With ‘all the effort, all the time,’ Logano, Wolfe driven for Cup Series title shot

Crew chief Paul Wolfe has been a part of Team Penske since 2010, when he helped guide a young Brad Keselowski to the Xfinity Series championship. Joey Logano has been with Roger Penske’s organization since 2013, when he took over driving duties for the No. 22 Ford that is now his longtime home.

The two have worked on separate teams for most of their Team Penske tenure, but their goals were on common ground, oars that helped to keep rowing the collective operation forward. This season — a most unusual season for driver-crew chief communication — became their first working under the same No. 22 umbrella.

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Given their career overlaps, Wolfe was already familiar with the competitive fire that has pushed Logano to elite status in the NASCAR Cup Series garage. Now he’s seeing it first-hand, week upon week.

“It’s a lot,” Wolfe said after Sunday’s latest triumph. “I mean, that’s the one thing I’ve noticed with working with Joey for the short time now, is how big of a team player he is, effort and things he does to make sure we have a strong team all working together, pulling in the same direction.”

Logano and Wolfe took the next step toward each landing their second premier-series championship, winning Sunday’s Hollywood Casino 400 at Kansas Speedway and locking up the automatic Championship 4 berth that came with it. Wolfe and Keselowski won the Cup Series title together in 2012; Logano did it six years later, paired with veteran Todd Gordon atop the pit box.

The Logano-Wolfe partnership stemmed from a three-team crew chief shake-up orchestrated by Penske before the season in an effort to boost overall performance. The overhaul meant Wolfe’s first new driver in 11 years and Logano’s first new crew chief in eight.

The combination leapt from the starting blocks quickly, grabbing two victories in the first four races of the season before the COVID-19 outbreak placed the sports world — motorsports calendar included — on hold. The initial footsteps for Logano and Wolfe toward building at-track chemistry went on hold as well.

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The return to racing in mid-May was a difficult one from an adjustment standpoint, with practice or qualifying scratched in an effort to streamline weekends to control both costs and the disease’s spread. For a new driver-crew chief pairing, those adjustment hurdles may have been more pronounced.

Jared C. Tilton | Getty Images
Jared C. Tilton | Getty Images

“It’s been an amazing challenge, if I’m being honest with you,” Logano said. “The beginning of the year with practice, we were able to get to know each other, get to know what I needed with the car, work on it during practice. COVID started. Coming back with no practice, we started getting our butts handed to us pretty hard. We were struggling for the first, I don’t know, 15 races back. Just really struggling, trying to get a handle on the car, what direction we need to go. It’s really hard to fix things when you don’t have practice.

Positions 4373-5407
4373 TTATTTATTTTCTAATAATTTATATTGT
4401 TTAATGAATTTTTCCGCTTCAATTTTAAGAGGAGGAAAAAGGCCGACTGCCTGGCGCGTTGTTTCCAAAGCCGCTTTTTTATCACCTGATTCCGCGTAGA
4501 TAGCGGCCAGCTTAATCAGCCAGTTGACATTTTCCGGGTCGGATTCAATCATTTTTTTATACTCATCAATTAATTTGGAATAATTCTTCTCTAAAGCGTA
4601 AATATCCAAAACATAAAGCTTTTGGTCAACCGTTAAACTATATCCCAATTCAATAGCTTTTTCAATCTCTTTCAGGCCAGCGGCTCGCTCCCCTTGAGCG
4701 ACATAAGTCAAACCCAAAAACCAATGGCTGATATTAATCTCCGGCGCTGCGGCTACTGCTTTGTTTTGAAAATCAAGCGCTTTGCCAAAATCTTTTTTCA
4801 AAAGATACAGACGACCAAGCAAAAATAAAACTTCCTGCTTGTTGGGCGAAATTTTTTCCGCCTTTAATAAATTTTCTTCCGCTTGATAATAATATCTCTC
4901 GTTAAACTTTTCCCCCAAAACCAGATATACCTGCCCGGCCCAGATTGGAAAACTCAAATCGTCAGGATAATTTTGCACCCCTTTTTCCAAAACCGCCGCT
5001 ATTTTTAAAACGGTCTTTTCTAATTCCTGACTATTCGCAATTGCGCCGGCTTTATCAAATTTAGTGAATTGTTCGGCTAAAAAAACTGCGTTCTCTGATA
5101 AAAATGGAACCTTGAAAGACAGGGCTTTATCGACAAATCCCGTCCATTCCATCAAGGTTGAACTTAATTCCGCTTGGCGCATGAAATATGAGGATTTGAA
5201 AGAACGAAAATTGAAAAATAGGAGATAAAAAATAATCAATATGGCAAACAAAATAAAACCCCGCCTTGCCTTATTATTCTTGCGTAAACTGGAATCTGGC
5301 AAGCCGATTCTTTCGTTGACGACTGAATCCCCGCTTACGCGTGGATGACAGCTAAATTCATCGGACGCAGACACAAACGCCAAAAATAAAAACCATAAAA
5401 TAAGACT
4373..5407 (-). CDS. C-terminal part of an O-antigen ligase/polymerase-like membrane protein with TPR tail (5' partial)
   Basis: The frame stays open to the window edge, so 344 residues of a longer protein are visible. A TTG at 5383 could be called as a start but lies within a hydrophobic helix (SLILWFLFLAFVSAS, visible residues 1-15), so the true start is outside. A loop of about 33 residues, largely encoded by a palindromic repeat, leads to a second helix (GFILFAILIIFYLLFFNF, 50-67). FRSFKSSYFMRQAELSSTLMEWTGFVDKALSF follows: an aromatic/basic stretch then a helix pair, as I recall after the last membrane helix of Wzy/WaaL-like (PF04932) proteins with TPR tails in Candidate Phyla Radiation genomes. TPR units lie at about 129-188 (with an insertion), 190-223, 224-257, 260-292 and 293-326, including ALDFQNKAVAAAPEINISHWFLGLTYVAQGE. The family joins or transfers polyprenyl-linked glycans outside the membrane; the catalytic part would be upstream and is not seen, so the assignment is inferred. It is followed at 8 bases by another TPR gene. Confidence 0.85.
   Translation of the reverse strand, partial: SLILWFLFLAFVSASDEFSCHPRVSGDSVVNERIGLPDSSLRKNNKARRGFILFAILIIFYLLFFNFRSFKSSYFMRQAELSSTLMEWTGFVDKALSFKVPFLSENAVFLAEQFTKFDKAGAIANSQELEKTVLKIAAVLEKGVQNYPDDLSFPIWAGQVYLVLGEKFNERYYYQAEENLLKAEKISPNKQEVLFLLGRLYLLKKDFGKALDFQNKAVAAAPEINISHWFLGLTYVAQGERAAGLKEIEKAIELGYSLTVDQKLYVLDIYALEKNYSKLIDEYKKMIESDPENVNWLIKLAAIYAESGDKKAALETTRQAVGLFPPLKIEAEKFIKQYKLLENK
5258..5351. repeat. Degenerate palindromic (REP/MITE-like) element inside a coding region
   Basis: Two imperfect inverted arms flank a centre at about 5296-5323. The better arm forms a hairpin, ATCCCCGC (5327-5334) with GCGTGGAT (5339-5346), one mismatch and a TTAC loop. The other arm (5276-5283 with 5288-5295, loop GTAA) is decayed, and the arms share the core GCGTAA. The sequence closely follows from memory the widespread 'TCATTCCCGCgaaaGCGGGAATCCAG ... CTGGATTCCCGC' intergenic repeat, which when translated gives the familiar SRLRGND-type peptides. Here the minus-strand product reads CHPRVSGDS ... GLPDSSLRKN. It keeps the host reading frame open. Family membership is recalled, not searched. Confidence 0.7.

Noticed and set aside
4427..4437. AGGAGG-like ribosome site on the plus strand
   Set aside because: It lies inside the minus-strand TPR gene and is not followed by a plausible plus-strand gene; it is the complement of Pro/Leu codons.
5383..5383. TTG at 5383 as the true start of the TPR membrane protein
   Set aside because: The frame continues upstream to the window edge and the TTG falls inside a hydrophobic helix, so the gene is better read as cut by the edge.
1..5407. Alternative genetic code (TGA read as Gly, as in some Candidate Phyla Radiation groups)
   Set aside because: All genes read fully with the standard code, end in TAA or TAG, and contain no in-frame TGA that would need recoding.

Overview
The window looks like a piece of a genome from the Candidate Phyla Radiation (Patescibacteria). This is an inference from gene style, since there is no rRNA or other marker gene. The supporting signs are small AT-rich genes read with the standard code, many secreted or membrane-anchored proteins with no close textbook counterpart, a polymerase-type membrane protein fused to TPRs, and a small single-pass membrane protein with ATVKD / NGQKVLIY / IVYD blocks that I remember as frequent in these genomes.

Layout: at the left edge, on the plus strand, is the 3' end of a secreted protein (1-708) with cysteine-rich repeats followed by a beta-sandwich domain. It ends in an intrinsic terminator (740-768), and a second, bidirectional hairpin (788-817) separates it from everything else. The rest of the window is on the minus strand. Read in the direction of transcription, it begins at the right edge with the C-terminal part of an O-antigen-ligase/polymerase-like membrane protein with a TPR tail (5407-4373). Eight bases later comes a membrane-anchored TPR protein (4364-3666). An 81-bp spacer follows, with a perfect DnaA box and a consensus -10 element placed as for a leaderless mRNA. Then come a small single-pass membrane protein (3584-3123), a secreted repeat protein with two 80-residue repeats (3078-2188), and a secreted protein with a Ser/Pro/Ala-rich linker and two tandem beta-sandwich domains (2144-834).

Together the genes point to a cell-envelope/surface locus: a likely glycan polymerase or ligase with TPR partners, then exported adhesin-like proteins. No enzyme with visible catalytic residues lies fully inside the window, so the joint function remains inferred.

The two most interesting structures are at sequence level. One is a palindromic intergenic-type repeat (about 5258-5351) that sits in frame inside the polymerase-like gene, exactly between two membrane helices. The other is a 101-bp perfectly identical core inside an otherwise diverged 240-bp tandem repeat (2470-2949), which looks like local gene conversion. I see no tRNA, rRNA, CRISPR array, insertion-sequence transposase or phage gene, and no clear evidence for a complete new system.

“We’re going to the race track for the first time together, honestly it’s kind of shooting from the hip from a setup standpoint, just trying to find something that we can hit on that’s decent.”

Those opening two wins became a more distant memory after NASCAR’s return, in part because of the lengthy interruption of the racing schedule but also because of the downturn that Logano noted. His playoff fate was already secure, but the No. 22 team posted just one top-five finish in the first 13 races back, as rivals Kevin Harvick and Denny Hamlin quickly took control of the series’ win column.

That’s when Logano, Wolfe says, became more vocal, all in an effort to instill the same competitive drive in the rest of the team.

“It was kind of a rocky road there for a while, a lot of ups and downs, some struggles,” Wolfe said. “Towards the end of the summer, before the playoffs, we kind of got together and talked a lot. It was very important for him to make sure everyone was focused and pulling in the same direction. He’s a great leader from that standpoint, keeping the team and the guys around him motivated.

“Everyone knows you’re getting all the effort, all the time. It really makes everyone want to step up and do their part.”

Logano still trails Harvick and Hamlin in the season’s win count, but Sunday’s victory gave the 30-year-old former prodigy a measure of one-upmanship. He’s now the only driver automatically qualified for NASCAR’s final four in the season-ending race Nov. 8 at Phoenix Raceway — a track Logano conquered in March during the series’ last event before the coronavirus outbreak.

Pandemic aside, the parallels between this season and Logano’s previous title march are uncanny. Two years ago, in a campaign that also included a midseason lull, Logano also won the Round of 8 opener (then held at Martinsville), earning the No. 22 team a two-week release of postseason pressure to focus on the championship race.

Logano entered that finale as the Cinderella facing that year’s Big 3 of Harvick, Kyle Busch and Martin Truex Jr. — winners of 20 of the 36 races. This year, it’s Harvick (nine wins so far) and Hamlin (seven) who — barring catastrophe — will likely enter the Phoenix final as co-favorites.

Logano embraced the “Big 3 and Me” mindset ahead of the 2018 championship race, saying, “I might be the underdog on the stats standpoint, but we sure don’t feel like we are.” Sunday, he indicated he’s ready for the next test of his competitive spirit, aiming for a sequel of the movie that debuted two years ago.

“I hope so. I hope so,” Logano said with trademark grin. “I’m A-OK with being the underdog. Kind of been there for most of my career. I’m fine with that, doesn’t bother me a bit.”